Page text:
Almanzo Wilder
Almanzo.jpg
Dean Butler as Almanzo Wilder
Personal Information
Born: February 13, 1857
Birthplace: Burke, New York, U.S.
Died: October 23, 1949(1949-10-23) (aged 92)
Deathplace: Mansfield, Missouri, U.S.
Family/Relatives: Eliza Jane Wilder (sister)
Royal Wilder (brother)
Jenny Wilder (niece/adoptive daughter)
Rose Wilder (daughter)
Myron Wilder (nephew)
Royal Wilder Jr. (nephew)
Baby Boy Wilder (son)
Spouse (s): Laura Ingalls Wilder (1885-1949; his death)
Romances/Domestic partners: Laura Ingalls Wilder (wife)
Series Information
Played by: Dean Butler
Appeared on/in: Little House on the Prairie (TV series)
"Little House: Look Back to Yesterday" (TV movie)
'"Little House: Bless All the Dear Children" (TV movie)
"Little House: The Last Farewell" (TV movie)

Almanzo James Wilder (/ælˈmænzoʊ ˈwaɪldər/; February 13, 1857 – October 23, 1949) was the husband of Laura Ingalls Wilder and the father of Rose Wilder Lane, both noted authors. He is portrayed in the NBC-TV series Little House on the Prairie and the three subsequent LHOP TV movies by actor Dean Butler.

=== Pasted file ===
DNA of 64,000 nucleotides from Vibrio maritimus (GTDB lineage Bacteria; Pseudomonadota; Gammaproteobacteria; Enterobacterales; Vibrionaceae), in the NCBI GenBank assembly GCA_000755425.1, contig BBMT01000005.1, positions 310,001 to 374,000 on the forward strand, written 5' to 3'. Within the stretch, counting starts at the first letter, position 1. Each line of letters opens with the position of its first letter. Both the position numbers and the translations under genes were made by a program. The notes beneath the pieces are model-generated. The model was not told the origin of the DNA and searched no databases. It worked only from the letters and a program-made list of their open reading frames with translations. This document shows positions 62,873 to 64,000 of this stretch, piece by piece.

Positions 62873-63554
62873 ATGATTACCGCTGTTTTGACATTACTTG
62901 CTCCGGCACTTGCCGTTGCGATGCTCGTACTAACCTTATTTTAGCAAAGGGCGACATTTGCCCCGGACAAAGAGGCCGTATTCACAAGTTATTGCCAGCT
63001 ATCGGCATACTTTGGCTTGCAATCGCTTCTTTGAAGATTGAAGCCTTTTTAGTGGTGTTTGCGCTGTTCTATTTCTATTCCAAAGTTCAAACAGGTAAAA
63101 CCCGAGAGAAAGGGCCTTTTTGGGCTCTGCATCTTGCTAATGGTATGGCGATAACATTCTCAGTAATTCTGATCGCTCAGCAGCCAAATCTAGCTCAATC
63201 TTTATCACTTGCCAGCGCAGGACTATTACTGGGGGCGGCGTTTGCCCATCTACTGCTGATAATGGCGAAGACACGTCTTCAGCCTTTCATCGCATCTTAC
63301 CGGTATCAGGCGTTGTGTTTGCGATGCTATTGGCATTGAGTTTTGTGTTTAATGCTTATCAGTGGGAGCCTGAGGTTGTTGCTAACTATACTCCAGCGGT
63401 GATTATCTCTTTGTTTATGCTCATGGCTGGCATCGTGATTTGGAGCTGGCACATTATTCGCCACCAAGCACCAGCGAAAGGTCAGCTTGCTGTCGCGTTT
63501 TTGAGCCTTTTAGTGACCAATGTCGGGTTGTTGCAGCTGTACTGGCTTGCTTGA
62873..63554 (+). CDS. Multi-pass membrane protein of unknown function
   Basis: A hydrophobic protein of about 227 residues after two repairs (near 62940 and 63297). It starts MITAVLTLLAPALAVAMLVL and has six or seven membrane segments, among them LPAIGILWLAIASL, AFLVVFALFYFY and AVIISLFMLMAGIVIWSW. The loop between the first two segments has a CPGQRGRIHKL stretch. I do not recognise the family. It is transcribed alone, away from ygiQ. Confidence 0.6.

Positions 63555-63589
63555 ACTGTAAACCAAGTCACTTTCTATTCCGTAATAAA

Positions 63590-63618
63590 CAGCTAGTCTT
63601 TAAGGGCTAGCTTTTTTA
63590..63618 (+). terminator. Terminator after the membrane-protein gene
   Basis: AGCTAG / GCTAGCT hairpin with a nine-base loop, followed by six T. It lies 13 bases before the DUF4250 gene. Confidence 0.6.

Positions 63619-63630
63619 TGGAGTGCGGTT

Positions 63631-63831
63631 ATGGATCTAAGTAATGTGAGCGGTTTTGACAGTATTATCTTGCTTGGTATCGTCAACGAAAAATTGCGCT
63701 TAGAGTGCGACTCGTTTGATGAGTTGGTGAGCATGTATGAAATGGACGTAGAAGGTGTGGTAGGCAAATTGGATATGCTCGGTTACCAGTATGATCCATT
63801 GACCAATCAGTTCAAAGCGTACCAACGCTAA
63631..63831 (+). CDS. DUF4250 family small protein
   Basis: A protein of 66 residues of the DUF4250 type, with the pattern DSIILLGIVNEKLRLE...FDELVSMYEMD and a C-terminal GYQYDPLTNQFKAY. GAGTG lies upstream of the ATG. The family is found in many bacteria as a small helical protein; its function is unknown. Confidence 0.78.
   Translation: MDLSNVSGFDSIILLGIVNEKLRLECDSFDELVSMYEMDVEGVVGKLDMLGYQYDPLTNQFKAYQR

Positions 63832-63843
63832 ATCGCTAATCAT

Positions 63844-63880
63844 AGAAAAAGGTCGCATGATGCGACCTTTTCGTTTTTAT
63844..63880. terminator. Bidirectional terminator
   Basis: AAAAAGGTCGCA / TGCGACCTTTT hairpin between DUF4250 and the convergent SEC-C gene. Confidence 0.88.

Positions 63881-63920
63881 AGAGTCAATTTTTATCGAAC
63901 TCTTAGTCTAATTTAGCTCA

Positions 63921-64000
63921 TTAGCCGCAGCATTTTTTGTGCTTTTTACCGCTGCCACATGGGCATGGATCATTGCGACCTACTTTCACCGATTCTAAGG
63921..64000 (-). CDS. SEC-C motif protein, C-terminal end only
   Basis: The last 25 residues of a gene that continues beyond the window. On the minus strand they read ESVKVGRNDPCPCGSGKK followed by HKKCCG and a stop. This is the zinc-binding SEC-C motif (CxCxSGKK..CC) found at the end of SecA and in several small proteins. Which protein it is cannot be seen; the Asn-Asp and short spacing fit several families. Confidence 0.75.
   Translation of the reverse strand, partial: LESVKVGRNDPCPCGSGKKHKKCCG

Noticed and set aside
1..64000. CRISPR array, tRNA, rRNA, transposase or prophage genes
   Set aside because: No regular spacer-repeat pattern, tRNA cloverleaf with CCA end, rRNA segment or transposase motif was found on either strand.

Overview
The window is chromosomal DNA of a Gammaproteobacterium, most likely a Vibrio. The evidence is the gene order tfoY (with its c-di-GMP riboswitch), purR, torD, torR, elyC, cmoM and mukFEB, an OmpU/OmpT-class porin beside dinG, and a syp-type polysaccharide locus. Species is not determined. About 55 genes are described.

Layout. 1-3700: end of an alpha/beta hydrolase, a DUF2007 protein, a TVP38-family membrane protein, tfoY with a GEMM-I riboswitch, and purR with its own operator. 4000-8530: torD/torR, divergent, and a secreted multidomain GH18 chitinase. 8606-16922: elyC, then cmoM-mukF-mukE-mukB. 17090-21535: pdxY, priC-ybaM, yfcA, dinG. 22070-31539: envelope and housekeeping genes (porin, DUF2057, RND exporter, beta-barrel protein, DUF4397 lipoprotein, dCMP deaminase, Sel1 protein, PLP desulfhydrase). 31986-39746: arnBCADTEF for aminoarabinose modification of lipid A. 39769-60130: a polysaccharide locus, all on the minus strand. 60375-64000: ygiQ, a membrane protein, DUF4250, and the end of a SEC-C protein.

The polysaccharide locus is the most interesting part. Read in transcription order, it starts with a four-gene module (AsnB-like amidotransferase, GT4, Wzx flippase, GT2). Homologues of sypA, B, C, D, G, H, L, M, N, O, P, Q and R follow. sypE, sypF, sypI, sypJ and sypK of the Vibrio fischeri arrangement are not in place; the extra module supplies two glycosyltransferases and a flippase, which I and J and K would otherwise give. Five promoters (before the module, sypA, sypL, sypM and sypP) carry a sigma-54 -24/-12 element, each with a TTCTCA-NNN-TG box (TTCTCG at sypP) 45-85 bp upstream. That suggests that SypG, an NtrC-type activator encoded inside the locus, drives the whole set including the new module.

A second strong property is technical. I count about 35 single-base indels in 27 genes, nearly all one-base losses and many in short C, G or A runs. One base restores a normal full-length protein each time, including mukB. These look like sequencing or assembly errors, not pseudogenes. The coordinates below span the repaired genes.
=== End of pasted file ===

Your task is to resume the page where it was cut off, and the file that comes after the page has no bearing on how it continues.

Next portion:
Wilder is also a well-known character in the Little House books where his wife wrote about their courtship and subsequent marriage in The Long Winter, Little Town on the Prairie, These Happy Golden Years, and The First Four Years. He also appeared briefly in chapter 28 (“Moving Day”) of By the Shores of Silver Lake. Almanzo was characterized as a quietly courageous, hardworking man who loved horses and farming. He was also an accomplished carpenter and woodworker.